Rare Alan Turing manuscript goes on show in Hong Kong


A rare manuscript belonging to British mathematician and code breaker Alan Turing went on show in Hong Kong Thursday ahead of an auction in New York where it is expected to fetch at least $1 million.

The sale of the recently discovered notebook comes at a time of enormous interest in Turing’s life and work generated by Hollywood film “The Imitation Game”, which won an Oscar in February.

The extraordinary handwritten notebook from the early 1940s gives an intimate insight into the “father of the modern computer”, Bonhams auction house said.

It features 56 pages of Turing’s notes on the foundations of mathematical notations and computer science.

“One would be hard-pressed to think of another scientist who has had a more direct impact on people’s everyday lives,” Cassandra Hatton, director of Bonhams’ History of Science and Technology department, told AFP.

“Our iPhones, our computers, the way aeroplanes are moved around — everything is done on computing and that’s all because of him,” she said.

Turing was a computer scientist, philosopher and cryptologist ahead of his time and played an important role in breaking the German Enigma Code in the Second World War, when he worked from Britain’s code breaking centre at Bletchley Park.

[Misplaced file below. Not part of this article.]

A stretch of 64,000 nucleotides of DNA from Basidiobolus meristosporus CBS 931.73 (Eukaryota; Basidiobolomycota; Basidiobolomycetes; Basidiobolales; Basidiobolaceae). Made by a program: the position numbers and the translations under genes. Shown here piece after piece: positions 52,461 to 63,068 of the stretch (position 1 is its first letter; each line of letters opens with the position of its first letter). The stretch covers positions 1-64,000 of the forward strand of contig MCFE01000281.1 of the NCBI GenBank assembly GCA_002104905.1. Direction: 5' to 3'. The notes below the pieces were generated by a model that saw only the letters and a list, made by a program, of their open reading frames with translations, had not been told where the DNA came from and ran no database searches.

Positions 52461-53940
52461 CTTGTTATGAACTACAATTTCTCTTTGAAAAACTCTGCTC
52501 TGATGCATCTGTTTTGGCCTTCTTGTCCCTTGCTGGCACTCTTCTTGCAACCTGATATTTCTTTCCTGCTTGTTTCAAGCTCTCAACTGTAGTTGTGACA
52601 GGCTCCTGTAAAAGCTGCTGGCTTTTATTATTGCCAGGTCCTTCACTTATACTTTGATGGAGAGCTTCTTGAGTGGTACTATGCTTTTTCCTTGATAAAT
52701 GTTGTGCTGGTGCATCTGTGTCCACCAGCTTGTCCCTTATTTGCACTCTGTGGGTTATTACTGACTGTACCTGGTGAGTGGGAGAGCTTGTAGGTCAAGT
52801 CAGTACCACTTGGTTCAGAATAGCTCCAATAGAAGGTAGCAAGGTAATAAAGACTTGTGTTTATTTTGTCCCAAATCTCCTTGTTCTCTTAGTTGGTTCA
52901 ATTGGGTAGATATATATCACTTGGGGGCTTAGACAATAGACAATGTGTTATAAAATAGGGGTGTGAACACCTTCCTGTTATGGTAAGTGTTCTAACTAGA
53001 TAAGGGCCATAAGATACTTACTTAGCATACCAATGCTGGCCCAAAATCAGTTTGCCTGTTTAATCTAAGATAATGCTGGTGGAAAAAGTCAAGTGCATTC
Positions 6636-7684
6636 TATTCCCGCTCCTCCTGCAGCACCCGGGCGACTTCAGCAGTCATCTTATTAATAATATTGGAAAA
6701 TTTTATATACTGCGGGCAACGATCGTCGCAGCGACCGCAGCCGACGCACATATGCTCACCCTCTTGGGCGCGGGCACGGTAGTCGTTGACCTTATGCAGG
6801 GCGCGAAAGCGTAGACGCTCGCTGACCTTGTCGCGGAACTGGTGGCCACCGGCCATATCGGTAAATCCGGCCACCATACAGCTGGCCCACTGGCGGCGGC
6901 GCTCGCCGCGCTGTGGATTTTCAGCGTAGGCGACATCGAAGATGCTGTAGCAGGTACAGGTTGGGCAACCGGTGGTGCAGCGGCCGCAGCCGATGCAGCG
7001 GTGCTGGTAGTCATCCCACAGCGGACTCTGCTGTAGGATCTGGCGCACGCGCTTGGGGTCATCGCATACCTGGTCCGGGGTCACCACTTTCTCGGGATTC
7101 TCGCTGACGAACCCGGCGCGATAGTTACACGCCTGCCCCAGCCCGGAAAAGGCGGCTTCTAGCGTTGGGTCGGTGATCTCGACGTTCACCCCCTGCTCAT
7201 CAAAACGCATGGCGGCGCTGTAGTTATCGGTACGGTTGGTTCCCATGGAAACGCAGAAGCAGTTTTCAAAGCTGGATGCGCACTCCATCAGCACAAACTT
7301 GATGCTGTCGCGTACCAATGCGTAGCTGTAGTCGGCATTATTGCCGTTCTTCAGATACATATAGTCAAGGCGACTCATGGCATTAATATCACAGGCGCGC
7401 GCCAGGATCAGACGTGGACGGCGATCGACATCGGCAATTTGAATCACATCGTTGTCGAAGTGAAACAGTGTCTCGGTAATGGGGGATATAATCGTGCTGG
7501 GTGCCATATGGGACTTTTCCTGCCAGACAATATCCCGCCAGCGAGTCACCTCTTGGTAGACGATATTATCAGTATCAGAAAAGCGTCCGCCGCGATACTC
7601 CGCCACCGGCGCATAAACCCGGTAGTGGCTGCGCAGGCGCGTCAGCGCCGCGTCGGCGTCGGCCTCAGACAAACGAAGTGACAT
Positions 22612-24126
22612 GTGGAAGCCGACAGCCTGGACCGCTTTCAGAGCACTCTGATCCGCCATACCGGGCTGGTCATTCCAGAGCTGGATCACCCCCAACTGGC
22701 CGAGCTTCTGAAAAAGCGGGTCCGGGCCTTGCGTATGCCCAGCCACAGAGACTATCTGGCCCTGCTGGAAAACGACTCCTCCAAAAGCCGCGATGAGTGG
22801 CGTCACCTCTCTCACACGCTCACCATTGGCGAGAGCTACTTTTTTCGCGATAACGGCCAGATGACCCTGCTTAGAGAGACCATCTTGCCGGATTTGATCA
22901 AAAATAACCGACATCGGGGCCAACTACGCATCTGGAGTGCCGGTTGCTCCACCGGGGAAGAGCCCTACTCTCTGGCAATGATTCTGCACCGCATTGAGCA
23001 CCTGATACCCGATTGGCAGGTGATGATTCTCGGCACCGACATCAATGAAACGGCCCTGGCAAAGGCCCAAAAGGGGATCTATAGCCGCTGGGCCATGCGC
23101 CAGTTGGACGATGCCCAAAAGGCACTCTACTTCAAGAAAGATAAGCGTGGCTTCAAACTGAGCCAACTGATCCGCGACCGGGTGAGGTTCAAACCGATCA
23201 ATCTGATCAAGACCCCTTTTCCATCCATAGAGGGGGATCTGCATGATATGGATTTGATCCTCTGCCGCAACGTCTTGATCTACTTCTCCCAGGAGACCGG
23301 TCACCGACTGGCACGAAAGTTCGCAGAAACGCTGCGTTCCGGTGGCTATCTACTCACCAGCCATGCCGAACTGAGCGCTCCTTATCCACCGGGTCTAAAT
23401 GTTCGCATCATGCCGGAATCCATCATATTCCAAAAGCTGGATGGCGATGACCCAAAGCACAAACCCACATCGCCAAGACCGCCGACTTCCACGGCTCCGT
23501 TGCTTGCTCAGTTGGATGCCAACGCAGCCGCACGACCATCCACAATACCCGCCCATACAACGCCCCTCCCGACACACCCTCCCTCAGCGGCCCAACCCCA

He wrote the notes during his leisure time there, said Hatton.

“He is known as the father of computing, he is known as a hero in World War II, he broke this unbreakable code and shortened the war by two years,” Hatton said.

The notebook shows that Turing was examining the works of German philosopher Gottfried Wilhelm Leibniz, and French mathematician Rene Descartes, among others.

“This is the first time we could see what his process was and how he tackled problems,” Hatton added.

“He is analysing the notations that they use and pointing out the problems and trying to come up with solutions.”

Turing was prosecuted for homosexuality in 1952 when it was a crime in Britain, despite the fact that he had played a crucial role in deciphering the German codes, which experts say accelerated the fall of Adolf Hitler.

Forced to undergo chemical castration, Turing killed himself at the age of 41.

He was officially pardoned by Queen Elizabeth II only in 2013, six decades after his death.

The manuscript will be auctioned on April 13 in New York with Bonhams predicting that it will fetch a “seven-figure sum”.

It will be on show to the public in Hong Kong until Sunday.